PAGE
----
Want Big Arms? Try Close Grip DB Bench Press…

The Triceps are no pushover…they need serious workload to build substantial mass and strength. They can take a beating and kickbacks just won’t cut it. If you want big, strong arms, you need to press, and you need to press HEAVY.

That’s where this exercise comes into play…it’s a variation of the Close Grip Bench Press, the classic mass-builder for the triceps. Continue reading..

Useful Info For Those on Thyroid or SSRI’s

Important Information For Those on Thryoid meds and or SSRI’s

Considering how many people are on thyroid meds and or SSRI’s, it’s surprising – especially in the case of thyroid medications – how much confusion exists in the medical community on how best to treat people with hypothyroid.

I find many people feel they are often in some sort of battle between themselves and their doctor as to what doses, types, etc of thyroid meds they need.

A book called “Thyroid Disorders” written by a Dr Gilbert Daniels, listed as Co- Director of the Thyroid Clinic at Mass General Hospital makes for a good reference guide. The book was published in 2006, so I am assuming he’s still there. The book is written for physicians, specifically for GPs/family physicians vs. specialists. Most of the information would be basic rehash for the people here that have already done a lot of research on the topic, and most of what he recommends is in line with the standard recommendations. Some of Dr. Daniels comments below on T4/T3  combination therapy was supported by recent studies that found people on a combo therapy much prefer it over a T4 mono therapy.

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Adverse health effects of testosterone deficiency, aka hypogonadism, in men

Testosterone deficiency, also known as hypogonadism, is a state with sub-optimal circulating levels of testosterone concomitant with clinical signs and symptoms attributed to low physiological testosterone levels.[1-3]

Sexual dysfunction is the most commonly recognized symptom of testosterone deficiency. However, testosterone also plays a broader role in men’s health. A growing body of evidence has established associations between low testosterone levels and multiple risk factors and diseases including the metabolic syndrome, obesity, type 2 diabetes, sarcopenia, frailty, mobility limitations, osteoporosis, cognitive impairment, depression, cardiovascular disease, and reduced longevity.[3-12]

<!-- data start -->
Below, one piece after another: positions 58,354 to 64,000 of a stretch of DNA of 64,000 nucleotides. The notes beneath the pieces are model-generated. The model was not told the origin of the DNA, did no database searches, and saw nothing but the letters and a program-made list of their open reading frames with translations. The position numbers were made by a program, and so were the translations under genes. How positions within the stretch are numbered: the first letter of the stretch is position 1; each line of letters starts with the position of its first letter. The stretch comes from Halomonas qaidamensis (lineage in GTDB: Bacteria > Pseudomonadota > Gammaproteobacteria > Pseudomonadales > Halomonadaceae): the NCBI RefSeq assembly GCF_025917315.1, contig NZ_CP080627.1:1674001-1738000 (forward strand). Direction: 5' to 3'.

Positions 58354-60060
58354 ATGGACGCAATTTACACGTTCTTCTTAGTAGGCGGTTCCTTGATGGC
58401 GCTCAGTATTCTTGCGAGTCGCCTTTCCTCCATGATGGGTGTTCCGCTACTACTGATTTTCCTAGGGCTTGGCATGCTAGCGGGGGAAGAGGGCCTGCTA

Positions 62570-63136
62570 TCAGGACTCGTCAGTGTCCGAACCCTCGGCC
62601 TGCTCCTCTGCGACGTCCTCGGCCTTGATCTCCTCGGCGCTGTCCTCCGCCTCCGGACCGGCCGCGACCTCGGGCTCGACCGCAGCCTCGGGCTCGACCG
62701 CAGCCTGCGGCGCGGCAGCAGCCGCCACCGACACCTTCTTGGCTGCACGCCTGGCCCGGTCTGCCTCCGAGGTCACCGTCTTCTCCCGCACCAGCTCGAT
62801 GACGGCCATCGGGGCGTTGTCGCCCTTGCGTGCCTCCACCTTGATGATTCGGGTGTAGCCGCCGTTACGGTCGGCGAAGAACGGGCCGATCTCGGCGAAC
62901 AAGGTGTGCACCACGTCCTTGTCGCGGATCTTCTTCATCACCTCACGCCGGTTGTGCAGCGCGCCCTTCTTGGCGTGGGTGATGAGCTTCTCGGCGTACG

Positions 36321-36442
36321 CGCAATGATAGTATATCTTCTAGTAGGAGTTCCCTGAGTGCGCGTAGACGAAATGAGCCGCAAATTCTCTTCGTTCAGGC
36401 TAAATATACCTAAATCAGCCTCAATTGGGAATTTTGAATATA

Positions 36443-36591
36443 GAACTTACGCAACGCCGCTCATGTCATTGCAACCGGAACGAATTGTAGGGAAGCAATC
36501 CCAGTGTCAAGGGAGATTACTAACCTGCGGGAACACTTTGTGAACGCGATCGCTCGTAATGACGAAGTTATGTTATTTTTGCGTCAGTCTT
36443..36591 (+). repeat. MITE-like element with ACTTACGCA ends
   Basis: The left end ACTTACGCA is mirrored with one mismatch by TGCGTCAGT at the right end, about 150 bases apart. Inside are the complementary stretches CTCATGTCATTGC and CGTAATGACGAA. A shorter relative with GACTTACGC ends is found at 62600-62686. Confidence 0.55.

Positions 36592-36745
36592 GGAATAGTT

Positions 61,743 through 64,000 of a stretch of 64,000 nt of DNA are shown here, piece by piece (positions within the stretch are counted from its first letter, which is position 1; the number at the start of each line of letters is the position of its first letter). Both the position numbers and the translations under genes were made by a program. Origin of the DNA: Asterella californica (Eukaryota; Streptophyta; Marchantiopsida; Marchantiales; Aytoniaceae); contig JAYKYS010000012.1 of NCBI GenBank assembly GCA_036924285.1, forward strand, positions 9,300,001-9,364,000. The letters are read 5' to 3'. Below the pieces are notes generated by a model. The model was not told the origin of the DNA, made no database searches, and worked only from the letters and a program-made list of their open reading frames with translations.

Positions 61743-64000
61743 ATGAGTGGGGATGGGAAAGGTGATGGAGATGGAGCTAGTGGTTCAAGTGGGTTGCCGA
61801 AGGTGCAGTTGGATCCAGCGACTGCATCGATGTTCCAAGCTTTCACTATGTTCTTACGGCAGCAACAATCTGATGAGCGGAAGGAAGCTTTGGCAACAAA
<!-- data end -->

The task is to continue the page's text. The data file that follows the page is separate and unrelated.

In this article I provide an overview of the detrimental impact of testosterone deficiency on a wide range of health outcomes.[13]

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Reshaping the “Good Guy” Vs. “Bad Guy” Fat Paradigm: The Tale of Arachidonic acid

 “The human body is an infinitely complex, but wholly logical system” – Will Brink

 

Back in the day I wrote the first article on the value of omega-3 fatty acids (via fax oil) for health and fat loss in the major bodybuilding publications. In fact, my first article on the value of flax oil – a source of the Omega 3 lipid LNA – was rejected because the very idea of intentionally adding fat to lose fat and improve health was such a foreign concept at that time. Yes, we are talking pre Internet here! Lucky for me, another magazine – MuscleMag International – ran the article, and the rest is history. It’s safe to say I have been researching and writing about Essential fatty acids (EFA’s), the value of omega-3 fats, the importance of balancing fatty acid intakes, and so forth, for a extensive amount of time. I am also partially to blame for the overly simplistic view of these fatty acids that followed and hope to atone for that with this article.